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State v. Zolotoff

Summarized by: 

Date Filed: 01-30-2014
Case #: S061003
Walters, J. For the Court; En Banc
Full Text Opinion: http://www.publications.ojd.state.or.us/docs/S061003.pdf

Criminal Procedure: ORS 136.460(2) prescribes the order of jury deliberations but does not preclude a trial court from informing jurors on the elements of relevant lesser-included offenses in advance of their deliberations on the greater charged offense, in addition, ORS 136.460(2) does not preclude the jury from contemplating the law as it applies to lesser-included offenses when deliberating about the charged offense.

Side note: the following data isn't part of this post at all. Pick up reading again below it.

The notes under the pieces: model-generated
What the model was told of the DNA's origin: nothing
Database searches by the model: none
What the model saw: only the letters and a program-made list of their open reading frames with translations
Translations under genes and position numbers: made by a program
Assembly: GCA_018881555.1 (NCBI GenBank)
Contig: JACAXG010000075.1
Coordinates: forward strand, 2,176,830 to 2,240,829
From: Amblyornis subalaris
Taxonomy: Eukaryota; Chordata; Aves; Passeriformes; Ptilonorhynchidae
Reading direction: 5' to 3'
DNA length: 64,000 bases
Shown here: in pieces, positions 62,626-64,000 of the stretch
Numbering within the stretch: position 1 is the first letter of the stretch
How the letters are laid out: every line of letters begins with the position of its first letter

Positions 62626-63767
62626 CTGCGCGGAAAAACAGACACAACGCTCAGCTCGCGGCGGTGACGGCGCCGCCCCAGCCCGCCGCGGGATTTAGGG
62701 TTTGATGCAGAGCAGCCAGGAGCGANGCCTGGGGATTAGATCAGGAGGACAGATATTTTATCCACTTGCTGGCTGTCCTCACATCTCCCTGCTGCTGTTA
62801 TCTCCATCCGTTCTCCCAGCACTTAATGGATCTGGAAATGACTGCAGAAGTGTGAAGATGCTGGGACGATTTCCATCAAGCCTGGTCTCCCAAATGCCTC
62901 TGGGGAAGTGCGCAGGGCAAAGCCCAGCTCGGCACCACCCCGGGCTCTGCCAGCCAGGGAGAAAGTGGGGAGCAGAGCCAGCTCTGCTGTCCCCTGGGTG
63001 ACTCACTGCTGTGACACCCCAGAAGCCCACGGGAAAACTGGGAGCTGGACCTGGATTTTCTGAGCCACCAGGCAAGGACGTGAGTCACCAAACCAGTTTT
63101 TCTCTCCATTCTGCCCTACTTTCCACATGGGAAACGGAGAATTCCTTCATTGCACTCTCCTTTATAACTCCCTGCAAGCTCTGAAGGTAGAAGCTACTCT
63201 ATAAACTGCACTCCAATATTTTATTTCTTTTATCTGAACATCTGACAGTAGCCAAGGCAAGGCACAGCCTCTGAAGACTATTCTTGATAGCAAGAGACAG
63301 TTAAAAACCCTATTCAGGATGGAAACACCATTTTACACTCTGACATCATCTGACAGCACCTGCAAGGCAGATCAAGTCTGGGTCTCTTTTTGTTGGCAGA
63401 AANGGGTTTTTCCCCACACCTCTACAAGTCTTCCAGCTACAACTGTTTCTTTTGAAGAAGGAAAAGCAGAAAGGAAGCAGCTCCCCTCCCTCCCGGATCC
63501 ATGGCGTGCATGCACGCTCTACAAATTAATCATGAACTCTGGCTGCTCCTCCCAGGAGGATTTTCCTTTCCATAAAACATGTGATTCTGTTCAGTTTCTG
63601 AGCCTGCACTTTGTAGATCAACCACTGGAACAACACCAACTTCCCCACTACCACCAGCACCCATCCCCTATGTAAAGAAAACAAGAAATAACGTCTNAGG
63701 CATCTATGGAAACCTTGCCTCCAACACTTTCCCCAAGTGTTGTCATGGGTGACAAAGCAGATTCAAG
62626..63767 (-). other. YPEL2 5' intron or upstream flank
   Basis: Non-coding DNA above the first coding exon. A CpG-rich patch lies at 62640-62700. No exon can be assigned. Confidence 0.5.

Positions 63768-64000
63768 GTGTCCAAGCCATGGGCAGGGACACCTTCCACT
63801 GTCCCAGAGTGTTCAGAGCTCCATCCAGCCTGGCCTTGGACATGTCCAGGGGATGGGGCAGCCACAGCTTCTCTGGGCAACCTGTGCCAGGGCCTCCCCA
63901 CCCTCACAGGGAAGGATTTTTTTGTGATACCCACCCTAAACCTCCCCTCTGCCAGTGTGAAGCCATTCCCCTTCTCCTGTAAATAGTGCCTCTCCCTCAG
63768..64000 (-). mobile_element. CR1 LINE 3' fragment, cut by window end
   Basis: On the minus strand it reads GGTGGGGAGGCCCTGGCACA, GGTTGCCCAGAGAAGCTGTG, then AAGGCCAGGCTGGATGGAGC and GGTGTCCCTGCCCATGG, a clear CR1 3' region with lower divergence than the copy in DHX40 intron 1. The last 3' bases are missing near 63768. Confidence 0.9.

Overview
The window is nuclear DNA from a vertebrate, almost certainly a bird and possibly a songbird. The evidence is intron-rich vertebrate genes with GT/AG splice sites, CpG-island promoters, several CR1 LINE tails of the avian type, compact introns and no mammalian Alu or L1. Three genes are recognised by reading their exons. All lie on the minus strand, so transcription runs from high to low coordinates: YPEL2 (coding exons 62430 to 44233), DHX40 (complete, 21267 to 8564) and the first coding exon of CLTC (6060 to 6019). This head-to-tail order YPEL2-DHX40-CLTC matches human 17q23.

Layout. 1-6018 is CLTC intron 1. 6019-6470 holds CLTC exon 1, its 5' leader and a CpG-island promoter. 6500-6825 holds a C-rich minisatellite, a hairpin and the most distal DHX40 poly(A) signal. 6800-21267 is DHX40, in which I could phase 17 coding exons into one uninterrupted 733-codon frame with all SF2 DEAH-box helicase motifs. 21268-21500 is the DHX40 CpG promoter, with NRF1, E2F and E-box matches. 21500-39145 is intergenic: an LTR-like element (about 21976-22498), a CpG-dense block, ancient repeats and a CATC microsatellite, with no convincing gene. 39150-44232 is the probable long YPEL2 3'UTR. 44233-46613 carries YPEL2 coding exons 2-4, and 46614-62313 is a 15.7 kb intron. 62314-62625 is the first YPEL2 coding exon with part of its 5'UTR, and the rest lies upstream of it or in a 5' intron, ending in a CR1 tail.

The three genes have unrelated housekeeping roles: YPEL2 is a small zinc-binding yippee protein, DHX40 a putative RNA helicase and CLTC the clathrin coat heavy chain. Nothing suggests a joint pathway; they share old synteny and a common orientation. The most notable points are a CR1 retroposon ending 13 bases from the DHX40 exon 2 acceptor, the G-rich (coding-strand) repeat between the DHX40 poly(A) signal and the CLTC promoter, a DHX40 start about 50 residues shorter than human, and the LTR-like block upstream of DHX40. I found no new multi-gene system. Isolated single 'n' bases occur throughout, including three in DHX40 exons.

A broken spoon was discovered in the jail cell of Defendant. Defendant was found guilty of possession of a weapon by an inmate. On Appeal, Defendant argued, and the State conceded, that the trial court erred in not instructing the jury of the lesser offense of attempted possession of a weapon by an inmate. Here the inquiry is whether or not instructing the jury on a lesser included offense was harmless error. The State argues that ORS 136.460 mandates an "acquittal first" procedure that mandates that jurors decide whether a defendant is guilty of the charged offense before they consider a lesser offense. The Court found that the legislative mandate that the jury consider applicable offenses in a particular order does not affect or eliminate the underlying legislative directive that, on request the jury also be instructed on the elements of relevant lesser-included offenses. The Court found that in determining whether an error in failing to instruct on a lesser-included offense is harmless, the question for an appellate court is whether the court can conclude from the evidence, arguments, and instructions in the particular case that the jury would have reached the same conclusion had it been correctly instructed. Here, the State conceded there was evidence that the jury could have found that the spoon was not a weapon and therefore the Defendant did not actually possess a weapon; he only attempted to make the spoon into a weapon. Affirmed, the judgment of the circuit court is reversed. Remanded for further proceedings.